U.S. Supreme Court

Supreme Court Upholds Recopyright Law; Breyer and Alito Note 'Speech Implications' in Dissent

The U.S. Supreme Court has upheld a 1994 recopyright law that removed thousands of foreign artistic works from the public domain and gave them copyright protection.

The law, passed to help the United States comply with international treaties, does not violate the First Amendment rights of musicians, publishers, orchestra conductors and others who wanted to access the works, the court ruled in an 6-2 decision. (PDF) Nor does the law violate the Constitution’s copyright and patent clause, Justice Ruth Bader Ginsburg wrote for the majority.

The public domain is not “a territory that works may never exit,” Ginsburg wrote. “Nothing in the historical record, congressional practice, or our own jurisprudence warrants exceptional First Amendment solicitude for copyrighted works that were once in the public domain.”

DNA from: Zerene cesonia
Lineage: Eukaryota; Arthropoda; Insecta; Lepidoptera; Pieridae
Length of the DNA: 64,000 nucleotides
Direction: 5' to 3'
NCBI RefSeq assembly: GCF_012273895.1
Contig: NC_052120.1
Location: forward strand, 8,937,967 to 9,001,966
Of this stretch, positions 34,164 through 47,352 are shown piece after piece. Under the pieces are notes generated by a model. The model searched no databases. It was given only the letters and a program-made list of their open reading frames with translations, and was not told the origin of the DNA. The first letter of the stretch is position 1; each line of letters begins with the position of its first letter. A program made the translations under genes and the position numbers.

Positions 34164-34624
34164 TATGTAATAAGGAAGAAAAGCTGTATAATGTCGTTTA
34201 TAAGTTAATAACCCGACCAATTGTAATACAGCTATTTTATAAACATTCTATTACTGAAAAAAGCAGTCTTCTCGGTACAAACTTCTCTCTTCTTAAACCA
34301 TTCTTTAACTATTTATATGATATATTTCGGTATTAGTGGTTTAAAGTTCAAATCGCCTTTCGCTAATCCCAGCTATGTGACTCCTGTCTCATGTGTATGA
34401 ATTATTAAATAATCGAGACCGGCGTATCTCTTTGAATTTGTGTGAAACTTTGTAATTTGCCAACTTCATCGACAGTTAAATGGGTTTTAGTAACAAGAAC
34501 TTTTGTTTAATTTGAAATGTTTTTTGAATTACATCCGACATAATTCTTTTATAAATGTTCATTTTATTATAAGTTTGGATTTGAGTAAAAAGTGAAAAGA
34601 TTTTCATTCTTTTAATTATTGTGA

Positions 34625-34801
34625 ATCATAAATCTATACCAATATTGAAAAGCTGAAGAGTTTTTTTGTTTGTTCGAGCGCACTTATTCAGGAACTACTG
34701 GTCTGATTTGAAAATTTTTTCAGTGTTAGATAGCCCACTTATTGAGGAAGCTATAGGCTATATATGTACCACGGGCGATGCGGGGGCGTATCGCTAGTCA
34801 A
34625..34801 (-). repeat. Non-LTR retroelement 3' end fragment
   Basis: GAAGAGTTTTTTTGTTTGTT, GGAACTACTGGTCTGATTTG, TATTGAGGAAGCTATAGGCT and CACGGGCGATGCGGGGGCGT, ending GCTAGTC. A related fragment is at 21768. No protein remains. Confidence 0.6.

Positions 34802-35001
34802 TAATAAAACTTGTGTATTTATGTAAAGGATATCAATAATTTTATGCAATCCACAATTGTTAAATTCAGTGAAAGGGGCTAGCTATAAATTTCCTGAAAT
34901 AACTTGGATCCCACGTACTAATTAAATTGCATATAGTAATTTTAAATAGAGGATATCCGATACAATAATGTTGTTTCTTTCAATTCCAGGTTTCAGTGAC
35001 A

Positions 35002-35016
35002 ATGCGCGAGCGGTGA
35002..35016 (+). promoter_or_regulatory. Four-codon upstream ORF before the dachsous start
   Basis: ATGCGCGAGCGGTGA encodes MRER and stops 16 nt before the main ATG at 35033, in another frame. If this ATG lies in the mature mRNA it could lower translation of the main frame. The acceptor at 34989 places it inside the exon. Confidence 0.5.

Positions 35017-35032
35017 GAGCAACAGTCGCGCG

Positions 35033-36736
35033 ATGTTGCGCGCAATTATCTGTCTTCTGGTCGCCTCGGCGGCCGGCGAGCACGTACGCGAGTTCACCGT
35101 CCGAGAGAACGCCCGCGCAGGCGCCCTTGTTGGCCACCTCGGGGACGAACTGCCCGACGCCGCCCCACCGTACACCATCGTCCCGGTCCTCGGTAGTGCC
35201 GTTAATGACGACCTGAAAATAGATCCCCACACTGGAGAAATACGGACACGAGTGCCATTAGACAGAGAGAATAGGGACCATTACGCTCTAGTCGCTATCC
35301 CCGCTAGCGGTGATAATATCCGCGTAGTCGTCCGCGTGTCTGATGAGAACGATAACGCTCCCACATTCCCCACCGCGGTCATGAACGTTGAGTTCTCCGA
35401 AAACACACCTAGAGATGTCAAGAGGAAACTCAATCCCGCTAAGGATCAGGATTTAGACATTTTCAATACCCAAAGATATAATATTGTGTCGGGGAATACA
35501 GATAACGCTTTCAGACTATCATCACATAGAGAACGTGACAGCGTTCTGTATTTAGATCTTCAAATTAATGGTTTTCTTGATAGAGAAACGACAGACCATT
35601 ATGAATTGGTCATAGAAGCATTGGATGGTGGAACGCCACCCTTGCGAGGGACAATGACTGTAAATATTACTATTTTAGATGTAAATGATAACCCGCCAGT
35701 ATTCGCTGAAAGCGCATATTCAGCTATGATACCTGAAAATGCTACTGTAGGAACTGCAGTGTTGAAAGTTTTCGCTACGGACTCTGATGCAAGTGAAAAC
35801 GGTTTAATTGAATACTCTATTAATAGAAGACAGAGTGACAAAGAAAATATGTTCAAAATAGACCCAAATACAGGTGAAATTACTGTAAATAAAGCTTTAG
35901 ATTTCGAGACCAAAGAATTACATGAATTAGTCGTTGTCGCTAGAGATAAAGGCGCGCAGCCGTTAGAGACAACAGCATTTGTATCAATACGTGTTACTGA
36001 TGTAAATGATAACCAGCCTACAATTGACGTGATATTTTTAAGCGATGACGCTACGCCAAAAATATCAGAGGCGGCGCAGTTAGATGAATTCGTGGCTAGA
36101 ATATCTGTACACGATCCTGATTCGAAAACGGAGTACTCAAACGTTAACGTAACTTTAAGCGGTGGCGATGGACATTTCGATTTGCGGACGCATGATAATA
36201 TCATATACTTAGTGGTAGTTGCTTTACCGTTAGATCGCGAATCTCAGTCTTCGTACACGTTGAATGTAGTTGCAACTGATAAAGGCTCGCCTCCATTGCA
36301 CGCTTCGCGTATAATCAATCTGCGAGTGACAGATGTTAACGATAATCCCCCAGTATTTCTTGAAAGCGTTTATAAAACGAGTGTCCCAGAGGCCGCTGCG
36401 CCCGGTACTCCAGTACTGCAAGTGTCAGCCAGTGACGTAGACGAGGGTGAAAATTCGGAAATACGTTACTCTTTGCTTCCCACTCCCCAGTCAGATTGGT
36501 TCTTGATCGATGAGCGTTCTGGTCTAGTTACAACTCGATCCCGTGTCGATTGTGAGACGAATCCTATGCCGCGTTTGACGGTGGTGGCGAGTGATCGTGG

In a dissenting opinion, Justice Stephen G. Breyer argued the law violated the copyright clause and noted “speech implications.” He was joined by Justice Samuel A. Alito Jr.

“The copyright clause, interpreted in the light of the First Amendment, does not authorize Congress to enact this statute,” Breyer wrote.

The American Bar Association had filed an amicus brief supporting the power of Congress to implement treaty obligations. Justice Elena Kagan did not participate in the case, Golan v. Holder.

Prior coverage:

ABAJournal.com: “Chief Justice Roberts Wants to Know: ‘What About Jimi Hendrix?’ “

ABAJournal.com: “ABA Brief Supports Recopyright Law Against First Amendment Challenge”

ABAJournal.com: “Supreme Court to Consider First Amendment Rights of Conductors in Recopyright Case”

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